It is almost certainly coincidental that Joel McCrea dealt with the same subject one year later in Foreign Correspondent (1940), directed by Alfred Hitchcock and produced by Walter Wanger. In its closing scene, McCrea is attempting to deliver a speech via short-wave radio from England back to his homeland.
“Hello, America,” he begins. “I’ve been watching a part of the world being blown to pieces…” His prepared speech is interrupted by the sound of air raid sirens and bombs. “I can’t read the rest of the speech I had, because the lights have gone out… All that noise you hear isn’t static—it’s death, coming to London… It’s too late to do anything here now except stand in the dark and let them come… as if the lights were all out everywhere, except in America. Keep those lights burning, cover them with steel, ring them with guns, build a canopy of battleships and bombing planes around them. Hello, America, hang on to your lights: they’re the only lights left in the world!”
Walter Wanger was known for making topical films that like Blockade (1938), which was set during the Spanish Civil War but stopped short of taking sides. It was written by John Howard Lawson, who later gained notoriety as an avowed Communist and member of the so-called Hollywood Ten who defied the U.S. House Un-American Activities Committee.
Foreign Correspondent was released in August of 1940, but America remained neutral until the bombing of Pearl Harbor in December of 1941. After Congress’s formal declaration of war, Hollywood had no choice but to support the effort.
But Espionage Agent wasn’t as topical as it may have looked. It was in the works at Warner Bros. for more than three years!
Robert Buckner, who later became a studio producer, based his initial treatment on a story called “Career Man,” which bears little resemblance to the finished picture. It takes place in 1922 at a Central American seaport. Barlow Corvall, 40, is the American consul. His wife resents that he’s been passed over for a better posting. The narrative continues 15 years later in Rio de Janeiro and winds up in Shanghai.
Screenwriting stalwart Warren Duff, who spent most of the 1930s working on musicals, submitted another treatment on November 18, 1938. It opens with a montage of sabotage activities by German agents in 1915-16: an American ship torpedoed, a munitions plant blown up, etc. Bruce Corvall’s young son wonders why innocent people are killed and his father says the government is responsible because of lack of preparedness. His gloomy conclusion is that “it’s very much a case of locking the barn door after the horse has been stolen.” The locale shifts to Geneva and ends on a note of promise in Washington, D.C. where a senate committee is drafting the McCormack Act and the President is advising a counter-espionage act. It ends with the signing of the Munich Pact, indicating “peace in our time.” If only…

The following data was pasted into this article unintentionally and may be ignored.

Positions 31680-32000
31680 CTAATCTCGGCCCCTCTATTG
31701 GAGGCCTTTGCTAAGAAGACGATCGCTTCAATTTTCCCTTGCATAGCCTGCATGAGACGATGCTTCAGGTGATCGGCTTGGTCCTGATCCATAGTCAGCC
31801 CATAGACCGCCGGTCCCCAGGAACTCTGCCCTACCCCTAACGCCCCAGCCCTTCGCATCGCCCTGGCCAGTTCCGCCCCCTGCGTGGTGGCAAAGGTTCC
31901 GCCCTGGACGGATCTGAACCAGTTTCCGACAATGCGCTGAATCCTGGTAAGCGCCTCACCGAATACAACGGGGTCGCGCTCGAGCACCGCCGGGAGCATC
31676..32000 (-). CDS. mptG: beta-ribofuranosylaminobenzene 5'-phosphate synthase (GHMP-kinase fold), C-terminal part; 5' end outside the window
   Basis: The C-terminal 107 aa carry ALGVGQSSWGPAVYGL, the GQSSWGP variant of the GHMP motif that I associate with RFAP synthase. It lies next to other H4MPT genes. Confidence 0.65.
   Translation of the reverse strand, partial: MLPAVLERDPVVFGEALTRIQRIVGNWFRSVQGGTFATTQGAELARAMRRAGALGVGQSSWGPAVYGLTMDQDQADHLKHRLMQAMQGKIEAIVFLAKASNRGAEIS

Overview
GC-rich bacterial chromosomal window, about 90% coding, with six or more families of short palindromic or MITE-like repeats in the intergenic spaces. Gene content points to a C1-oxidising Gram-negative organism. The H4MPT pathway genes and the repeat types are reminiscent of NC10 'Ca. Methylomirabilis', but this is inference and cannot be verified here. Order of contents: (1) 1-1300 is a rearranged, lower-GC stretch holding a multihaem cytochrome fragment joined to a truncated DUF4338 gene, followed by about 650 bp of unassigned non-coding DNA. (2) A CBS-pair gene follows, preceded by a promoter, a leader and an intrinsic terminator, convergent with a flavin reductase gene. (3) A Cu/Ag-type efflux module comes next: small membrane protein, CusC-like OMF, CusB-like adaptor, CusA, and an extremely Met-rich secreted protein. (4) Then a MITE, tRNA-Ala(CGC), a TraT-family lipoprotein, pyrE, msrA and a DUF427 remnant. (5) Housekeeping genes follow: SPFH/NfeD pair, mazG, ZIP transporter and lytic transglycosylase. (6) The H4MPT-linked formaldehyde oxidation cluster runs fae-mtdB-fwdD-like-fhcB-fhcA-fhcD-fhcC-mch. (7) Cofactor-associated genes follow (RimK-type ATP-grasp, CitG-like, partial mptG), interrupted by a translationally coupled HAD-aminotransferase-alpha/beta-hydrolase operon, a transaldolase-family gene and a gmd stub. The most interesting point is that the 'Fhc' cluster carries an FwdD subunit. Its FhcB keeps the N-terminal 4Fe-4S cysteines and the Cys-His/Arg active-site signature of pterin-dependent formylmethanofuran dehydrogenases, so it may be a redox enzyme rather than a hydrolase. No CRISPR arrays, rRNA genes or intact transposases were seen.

On March 6, 1939 production chief Hal B. Wallis sent a copy of the screenplay to Jack L. Warner with a cover letter stating, in part, “It is quite long but it will not be difficult to cut down. I know you have never been hot on this subject and so I wish you would read it as if you don’t like it… I have an idea that might be sold—possibly to METRO for Hedy Lamarr, as they are desperately in need of stories for her.”
Warner liked the script until the climax. “The whole hotel finish is a little off-key, I think. Of course it was written before Hitler took over Czecho Slovakia [sic].
“One thing that is very important,” J.L. continued. “If we intend to make a story of this kind we must get it in real quick because the world is changing so fast, if we wait too long this is going to be very old news. We also want to get a good, hot title for this.”
By March 9, 1939 the script had ballooned to 181 pages and bore the legend, “To the career men of the American Foreign Service, the officers of peace and guardians of our national safety who serve no political party, no social class and no religious creed, this picture is respectfully dedicated.”
The movie still opens with a montage of sabotage acts from World War One. Bruce Corvall’s son Barry follows in his father’s diplomatic footsteps and ends with the principal characters listening to a radio announcer who states, “The McCormack Act, which goes into effect Thursday, gives the State Department a weapon it has long needed to fight the propaganda agents of foreign government. And moving along even further in the drive to eliminate spies and saboteurs from America is President Roosevelt’s determination to urge Congress to launch a counter-espionage system.” Over the great seal of the Department of State these words appear: “To unceasingly strive for the hope of the world: PEACE.”
Still called Career Man, there are at least four dated scripts in the Warner Bros. files from the spring of 1939. One of them runs 167 pages, another 152, a “final” version clocks in at 139 pages and drops the World War One montage. Then there is the “Revised Final,” dated 6/8/39, with the montage restored.
Various executives suggest possible titles, including Neutrality Zone, Forged Passports, Girl Without a Country, Secret Soldiers, The Man from Washington, Trouble Shooters Abroad, Danger over Washington, Adventure Seekers, and While Nations Sleep.
On March 20, 1939 Walter MacEwan reports to Wallis that he has talked to James Hilton, eminent author of Lost Horizon and Goodbye, Mr. Chips. “He is very interested in Career Man and feels that he can do it a lot of good. He thinks it is a good framework and he likes the timeliness and significance of the subject. In his own words, ‘the script is rather lifeless, but it is simply a question of breathing life into the characters.’ In other words, he tends to see it as a quick polish job.”